Nearly five years to the day after a gunman entered Marjory Stoneman Douglas High School in Parkland, Florida and killed 17 people, a gunman on Michigan State University’s campus shot and killed three students and injured five more.
"The guys were telling us to run out the back doors as quick as we can and run for our lives," said an MSU student.
As school shootings continue to increase, so do the precautions taken by school districts and college campuses. One of the most common reforms over the last 20 years are lockdown drills.
Jaclyn Schildkraut is a criminal justice professor who has conducted more than 500 lockdown trainings since 2018.
"We know from the data that lockdown drills save lives when they're translated into real-world use," Schildkraut said.
According to the Department of Education, during the 2015-16 school year, 95% of American public schools held lockdown drills.
Many of the students at Michigan State grew up with these drills and knew the training.
"Myself and a few others that were with me, we took heavy furniture from around the library and just essentially barricaded ourselves into a study room to make sure we were safe," said Graham Diedrich, a grad student at MSU.
"What we're trying to do is build muscle memory, which means that if we find ourselves in stressful situations, like an active shooter event, that even when our cognitive functioning or our thinking is impaired, our body will still take over and do what it's trained to do," Schildkraut said.
Some studies argue there’s a harmful mental toll these drills take on students, but Schildkraut says the benefits outweigh the potential harm.
"It's not always about what you do, but how you do it — are the drills that people are being subjected to being done in a trauma-informed approach?" Schildkraut said.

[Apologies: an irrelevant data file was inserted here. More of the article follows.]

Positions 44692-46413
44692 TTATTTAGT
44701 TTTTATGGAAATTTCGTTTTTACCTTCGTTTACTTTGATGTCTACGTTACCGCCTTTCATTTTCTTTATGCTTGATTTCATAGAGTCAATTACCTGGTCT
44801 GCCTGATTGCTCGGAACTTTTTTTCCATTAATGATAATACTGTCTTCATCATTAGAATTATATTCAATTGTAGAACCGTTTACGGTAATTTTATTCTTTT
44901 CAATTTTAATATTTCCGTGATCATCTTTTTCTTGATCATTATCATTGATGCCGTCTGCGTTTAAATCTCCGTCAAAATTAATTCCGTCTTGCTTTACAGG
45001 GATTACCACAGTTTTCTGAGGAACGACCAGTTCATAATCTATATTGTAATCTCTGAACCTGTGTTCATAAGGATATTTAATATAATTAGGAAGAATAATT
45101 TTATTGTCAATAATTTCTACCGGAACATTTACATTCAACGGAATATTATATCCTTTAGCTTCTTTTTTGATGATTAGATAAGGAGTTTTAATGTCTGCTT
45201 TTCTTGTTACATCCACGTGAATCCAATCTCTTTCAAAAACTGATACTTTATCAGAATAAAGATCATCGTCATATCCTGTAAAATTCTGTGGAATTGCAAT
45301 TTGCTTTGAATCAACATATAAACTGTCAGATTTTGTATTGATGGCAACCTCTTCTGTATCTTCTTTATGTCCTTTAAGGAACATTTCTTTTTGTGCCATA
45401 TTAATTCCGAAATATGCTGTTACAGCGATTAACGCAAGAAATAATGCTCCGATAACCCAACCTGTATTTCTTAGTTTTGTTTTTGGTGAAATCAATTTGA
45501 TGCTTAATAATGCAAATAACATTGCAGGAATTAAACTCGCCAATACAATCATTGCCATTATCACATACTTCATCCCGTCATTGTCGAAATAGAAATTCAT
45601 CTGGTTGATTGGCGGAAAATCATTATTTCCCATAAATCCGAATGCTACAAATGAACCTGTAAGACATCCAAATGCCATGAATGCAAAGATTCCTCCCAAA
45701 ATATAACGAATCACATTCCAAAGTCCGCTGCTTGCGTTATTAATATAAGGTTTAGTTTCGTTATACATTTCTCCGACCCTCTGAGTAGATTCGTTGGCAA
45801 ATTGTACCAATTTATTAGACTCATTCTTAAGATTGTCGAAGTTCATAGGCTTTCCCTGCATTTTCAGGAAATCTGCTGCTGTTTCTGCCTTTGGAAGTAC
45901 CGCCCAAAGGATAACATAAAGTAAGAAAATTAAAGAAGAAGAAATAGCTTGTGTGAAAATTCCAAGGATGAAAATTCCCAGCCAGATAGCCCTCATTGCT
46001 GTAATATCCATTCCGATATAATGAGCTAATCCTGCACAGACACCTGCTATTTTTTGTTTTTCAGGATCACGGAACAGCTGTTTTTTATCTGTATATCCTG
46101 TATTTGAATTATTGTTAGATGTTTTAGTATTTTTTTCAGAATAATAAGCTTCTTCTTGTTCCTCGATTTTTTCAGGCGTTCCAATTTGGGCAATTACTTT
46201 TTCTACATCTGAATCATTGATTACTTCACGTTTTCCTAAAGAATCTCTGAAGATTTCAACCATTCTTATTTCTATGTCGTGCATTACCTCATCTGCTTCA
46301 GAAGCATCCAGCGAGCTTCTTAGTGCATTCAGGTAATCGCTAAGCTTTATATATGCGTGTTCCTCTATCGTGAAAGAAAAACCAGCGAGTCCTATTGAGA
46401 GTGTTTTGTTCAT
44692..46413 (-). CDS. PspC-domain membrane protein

That means clearly identifying the action as a drill and not using "sensorial techniques" like crisis actors or gunshot sounds. It also means giving students and staff time before and after drills to decompress and ask questions.
Along with drills for students, school staff and local law enforcement have implemented other strategies to prepare for an active shooter.
One of the most important is an emergency notification system that is prepared for the kind of heavy communications traffic that happens during these emergencies.
"You have a very large student body and staff population, that you have to get a lot of information out to in a really short amount of time. A 'multimodal system' — so you're basically with the press of a button transmitting information out through a number of channels," Schildkraut said.
During the Michigan State shooting, the first 911 call was made at 8:18 p.m., and a "run, hide, fight" emergency alert was sent out to the entire student body by 8:31 p.m.
Many schools and universities have also created behavioral threat assessment teams that monitor social media and other communications to prevent these mass tragedies in the first place.
Marisa Randazzo heads one of these teams for Georgetown University.
"If someone makes a threat, they say something that sounds scary, they put something in a homework assignment, they post something on social media that raises fear, raises concern," Randazzo said. "We often see these mass attacks as really sort of very public suicides with a really high casualty account. We have a lot of great tools to help someone who's actively suicidal. And we can use that knowledge and those tools to help prevent violence to other people as well."
Michigan State has its own behavioral threat assessment team, but police say the man who has been identified as the shooter has no known affiliation to the university.
According to Education Week, more than 100 people have been killed and 281 have been injured in school shootings since 2018.
Last year had the most school shootings on record, with 100 people shot on school campuses and 40 people killed.